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Securing Energy Supply

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ECONOMICS OF MULTILEVEL GOVERNANCE - Securing Energy Supply - Who is Taking Care within the EU’s Multilevel Governance Regime?

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Securing Energy Supply

  1. 1. ECONOMICS OF MULTILEVEL GOVERNANCE Securing Energy Supply - Who is Taking Care within the EU’s Multilevel Governance Regime? Jean-Michel Glachant and Nicole Ahner | European University Institute Florence, 17th November 2011
  2. 2. Outline1. What do we mean when we speak about ‘EU energy security’?2. What is the general policy framework governing EU energy security?3. Actors, tools & angles - who is taking care?4. Excursus: a new era in EU energy governance?
  3. 3. 1. What do we mean when we speak about ‘energy security’ in Europe?
  4. 4. Various definitions- Stern (2002, 6): „… threats of supply disruptions arising from risks associated with sources of gas supplies, the transit and the facilities through which gas is delivered.“- IEA (2004, 33): „… capability to manage, for a given time, external market influences which cannot be balanced by the market itself.“- Barton et al. (2004): “Energy security… access to sufficient energy resources at reasonable prices for the foreseeable future free from serious risk of major disruption or service.”- OECD (2007, 3): “Energy security is about vulnerability to disruption… reliable supplies at affordable prices…” 4
  5. 5. Multi-dimensional nature:– Technical risks (such as a shortfall of infrastructure)– Political risks (such as a supply disruption by a transit country)– Regulatory risks (instable institutional framework)– Physical risks (exhaustion of resources)– Economic risks (such as a lack of investment in capacities or excessive prices for pipeline access)
  6. 6. Constituting elementsReliabilityAdequacyAffordabilitySustainabilityTimeframe: Short-term reliability of the system versus Long-termadequacy of investmentsRegional levels: Sub-national vs. national vs. regional vs. worldlevel
  7. 7. 2. What is the policy frameworkgoverning energy security in Europe?
  8. 8. Energy security includes the three pillars:… has to do with economic … has to do with risk … has to do with the need toefficiency, adequate minimization, reliable decrease GHG emissions,consumer prices but also supplies, diversification of responsible consumption ofincentives to invest in energy sources, suppliers exhaustible resources, RES,infrastructures etc. and routes etc. etc.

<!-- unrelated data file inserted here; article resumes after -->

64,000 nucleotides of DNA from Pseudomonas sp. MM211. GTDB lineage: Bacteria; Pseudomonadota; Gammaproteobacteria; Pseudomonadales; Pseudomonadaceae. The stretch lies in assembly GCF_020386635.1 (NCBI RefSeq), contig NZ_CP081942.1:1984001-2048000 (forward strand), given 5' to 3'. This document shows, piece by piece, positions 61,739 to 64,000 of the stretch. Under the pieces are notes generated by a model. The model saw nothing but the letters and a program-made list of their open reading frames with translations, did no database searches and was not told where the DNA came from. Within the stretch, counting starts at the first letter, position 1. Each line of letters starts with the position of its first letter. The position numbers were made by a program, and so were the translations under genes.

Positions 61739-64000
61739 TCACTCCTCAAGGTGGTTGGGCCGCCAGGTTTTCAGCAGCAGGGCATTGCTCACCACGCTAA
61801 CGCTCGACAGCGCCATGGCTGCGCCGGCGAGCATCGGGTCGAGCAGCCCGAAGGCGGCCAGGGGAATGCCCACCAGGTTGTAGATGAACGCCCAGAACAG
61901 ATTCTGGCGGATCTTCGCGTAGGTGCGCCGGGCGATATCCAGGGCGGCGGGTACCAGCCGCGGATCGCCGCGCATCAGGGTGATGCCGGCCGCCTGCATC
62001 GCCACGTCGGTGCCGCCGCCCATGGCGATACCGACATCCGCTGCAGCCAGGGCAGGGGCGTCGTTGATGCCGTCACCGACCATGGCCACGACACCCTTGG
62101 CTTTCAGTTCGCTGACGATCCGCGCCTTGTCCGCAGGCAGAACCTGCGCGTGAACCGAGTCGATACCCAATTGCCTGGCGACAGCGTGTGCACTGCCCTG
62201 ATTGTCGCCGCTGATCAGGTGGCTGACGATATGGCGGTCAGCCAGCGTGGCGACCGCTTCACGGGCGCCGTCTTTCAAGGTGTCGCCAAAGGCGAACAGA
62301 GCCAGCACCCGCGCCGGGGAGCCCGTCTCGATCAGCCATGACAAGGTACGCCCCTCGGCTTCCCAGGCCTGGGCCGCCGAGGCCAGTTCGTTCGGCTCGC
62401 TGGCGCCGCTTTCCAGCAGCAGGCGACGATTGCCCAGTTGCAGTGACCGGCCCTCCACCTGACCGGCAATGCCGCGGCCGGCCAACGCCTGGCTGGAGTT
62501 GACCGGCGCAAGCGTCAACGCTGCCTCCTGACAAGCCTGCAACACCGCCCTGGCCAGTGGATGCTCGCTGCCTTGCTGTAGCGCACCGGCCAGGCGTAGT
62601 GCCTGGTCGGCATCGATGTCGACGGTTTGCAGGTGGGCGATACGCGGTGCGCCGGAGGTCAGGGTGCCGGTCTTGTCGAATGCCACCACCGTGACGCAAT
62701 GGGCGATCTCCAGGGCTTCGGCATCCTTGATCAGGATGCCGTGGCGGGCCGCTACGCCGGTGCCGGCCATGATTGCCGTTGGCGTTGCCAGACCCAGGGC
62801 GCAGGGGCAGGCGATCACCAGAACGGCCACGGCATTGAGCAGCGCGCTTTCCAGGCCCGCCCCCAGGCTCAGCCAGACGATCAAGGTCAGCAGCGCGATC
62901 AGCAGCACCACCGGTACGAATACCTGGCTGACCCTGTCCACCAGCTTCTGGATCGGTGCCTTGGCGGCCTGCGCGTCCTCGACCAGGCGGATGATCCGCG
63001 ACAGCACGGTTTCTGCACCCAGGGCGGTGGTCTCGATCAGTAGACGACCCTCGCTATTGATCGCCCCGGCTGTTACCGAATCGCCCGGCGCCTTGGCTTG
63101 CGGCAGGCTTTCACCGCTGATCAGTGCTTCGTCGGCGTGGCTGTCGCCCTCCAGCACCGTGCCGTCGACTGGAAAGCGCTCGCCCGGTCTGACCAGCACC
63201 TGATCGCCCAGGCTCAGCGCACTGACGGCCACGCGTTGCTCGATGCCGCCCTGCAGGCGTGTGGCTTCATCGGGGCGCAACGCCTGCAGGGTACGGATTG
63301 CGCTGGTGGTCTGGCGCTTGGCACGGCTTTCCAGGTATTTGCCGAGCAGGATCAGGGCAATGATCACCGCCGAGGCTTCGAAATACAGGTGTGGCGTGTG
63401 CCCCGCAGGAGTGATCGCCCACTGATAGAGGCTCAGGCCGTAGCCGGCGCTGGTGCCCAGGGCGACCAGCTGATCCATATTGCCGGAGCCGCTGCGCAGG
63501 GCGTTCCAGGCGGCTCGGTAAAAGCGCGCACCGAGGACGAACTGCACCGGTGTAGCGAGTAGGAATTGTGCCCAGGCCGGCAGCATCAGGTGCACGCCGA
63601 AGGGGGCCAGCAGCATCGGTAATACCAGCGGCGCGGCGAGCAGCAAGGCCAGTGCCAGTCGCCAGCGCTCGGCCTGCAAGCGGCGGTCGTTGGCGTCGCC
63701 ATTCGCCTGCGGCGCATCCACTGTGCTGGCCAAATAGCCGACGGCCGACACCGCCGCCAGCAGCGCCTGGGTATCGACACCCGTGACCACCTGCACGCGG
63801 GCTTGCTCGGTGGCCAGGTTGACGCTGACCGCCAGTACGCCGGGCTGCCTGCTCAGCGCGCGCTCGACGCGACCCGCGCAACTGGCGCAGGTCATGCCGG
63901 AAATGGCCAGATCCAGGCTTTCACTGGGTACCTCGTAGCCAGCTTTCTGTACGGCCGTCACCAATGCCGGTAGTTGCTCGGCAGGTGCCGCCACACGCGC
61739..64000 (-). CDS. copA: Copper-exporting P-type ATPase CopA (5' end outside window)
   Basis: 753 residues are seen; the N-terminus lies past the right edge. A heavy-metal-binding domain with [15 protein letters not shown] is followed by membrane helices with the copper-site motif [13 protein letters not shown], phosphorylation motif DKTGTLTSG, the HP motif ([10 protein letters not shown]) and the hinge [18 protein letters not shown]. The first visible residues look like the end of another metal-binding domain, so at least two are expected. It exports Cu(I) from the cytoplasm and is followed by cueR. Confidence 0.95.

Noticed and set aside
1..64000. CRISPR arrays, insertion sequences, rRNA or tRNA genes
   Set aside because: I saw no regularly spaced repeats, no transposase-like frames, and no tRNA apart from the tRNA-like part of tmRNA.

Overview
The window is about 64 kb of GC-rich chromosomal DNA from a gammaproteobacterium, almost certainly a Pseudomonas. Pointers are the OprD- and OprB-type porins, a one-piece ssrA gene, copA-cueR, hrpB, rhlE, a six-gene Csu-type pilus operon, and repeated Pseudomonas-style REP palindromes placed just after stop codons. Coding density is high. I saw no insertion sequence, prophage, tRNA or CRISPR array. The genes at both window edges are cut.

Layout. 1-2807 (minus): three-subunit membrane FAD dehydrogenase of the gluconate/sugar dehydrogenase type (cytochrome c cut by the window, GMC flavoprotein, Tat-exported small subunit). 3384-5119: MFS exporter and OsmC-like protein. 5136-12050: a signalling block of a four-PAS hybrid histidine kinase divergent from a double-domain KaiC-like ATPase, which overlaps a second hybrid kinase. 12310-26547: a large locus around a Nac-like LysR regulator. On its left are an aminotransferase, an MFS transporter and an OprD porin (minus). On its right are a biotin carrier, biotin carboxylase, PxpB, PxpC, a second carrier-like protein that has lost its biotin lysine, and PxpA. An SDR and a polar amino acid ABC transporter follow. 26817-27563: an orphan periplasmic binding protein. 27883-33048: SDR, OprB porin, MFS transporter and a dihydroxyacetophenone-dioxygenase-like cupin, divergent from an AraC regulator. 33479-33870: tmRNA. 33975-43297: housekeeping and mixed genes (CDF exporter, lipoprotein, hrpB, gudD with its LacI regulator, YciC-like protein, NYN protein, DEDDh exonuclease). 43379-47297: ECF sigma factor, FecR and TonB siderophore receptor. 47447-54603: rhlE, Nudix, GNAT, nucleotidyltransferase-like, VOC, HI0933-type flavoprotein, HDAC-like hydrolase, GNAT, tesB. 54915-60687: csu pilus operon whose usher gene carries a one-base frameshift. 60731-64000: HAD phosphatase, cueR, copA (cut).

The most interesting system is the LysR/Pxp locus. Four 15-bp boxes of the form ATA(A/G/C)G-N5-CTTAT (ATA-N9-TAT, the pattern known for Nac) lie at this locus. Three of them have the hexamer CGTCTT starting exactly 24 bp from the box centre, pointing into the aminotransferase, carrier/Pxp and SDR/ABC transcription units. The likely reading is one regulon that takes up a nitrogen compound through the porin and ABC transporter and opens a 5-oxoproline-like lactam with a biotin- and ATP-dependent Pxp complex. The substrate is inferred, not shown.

9. 9. Emergence of a European concept:• from security of supply completing the internal market to a comprehensive European energy security policy;• “what results from a dynamic equilibrium between the achievement of the internal market, the implementation of security of supply and the move towards sustainability - respecting Member States’ choice of energy mix and sovereignty over primary energy sources.” Presidency Conclusions from the European Council of Ministers Meeting on 8-9 March 2007, Brussels
  10. 10. 3. Actors, tools & angles - who is taking care?
  11. 11. Competitiveness
  12. 12. Background• Under normal circumstances the market guarantees security of supply• Before EU liberalized energy markets, most MS‘ supply was organized by national or regional companies regulated by the state, price set by the government.• Liberalization created a market where price formation acted as the guarantee of security of supply• The better the market functions-the less risk for market failure- the less reason for governments to interfere in market functioning. Price formation as mechanism to match supply and demand, both short- and long-term.
  13. 13. The Liberalization Process: Energy through the Prism of the Internal Market1996/1998, 2003, 2009 Gas and Electricity Directives• (third party) grid access and regulation• rules on separation (unbundling) of supply/production activities on the one hand, and grid related activities on the other hand. These rules apply to both Community and non-Community undertakings.• MS required to appoint independent national regulatory authorities (NRAs)complemented by Regulation promoting cross-border trade in electricity(2003); Regulation setting up non-discriminatory rules for access conditions togas transmission networks (2005)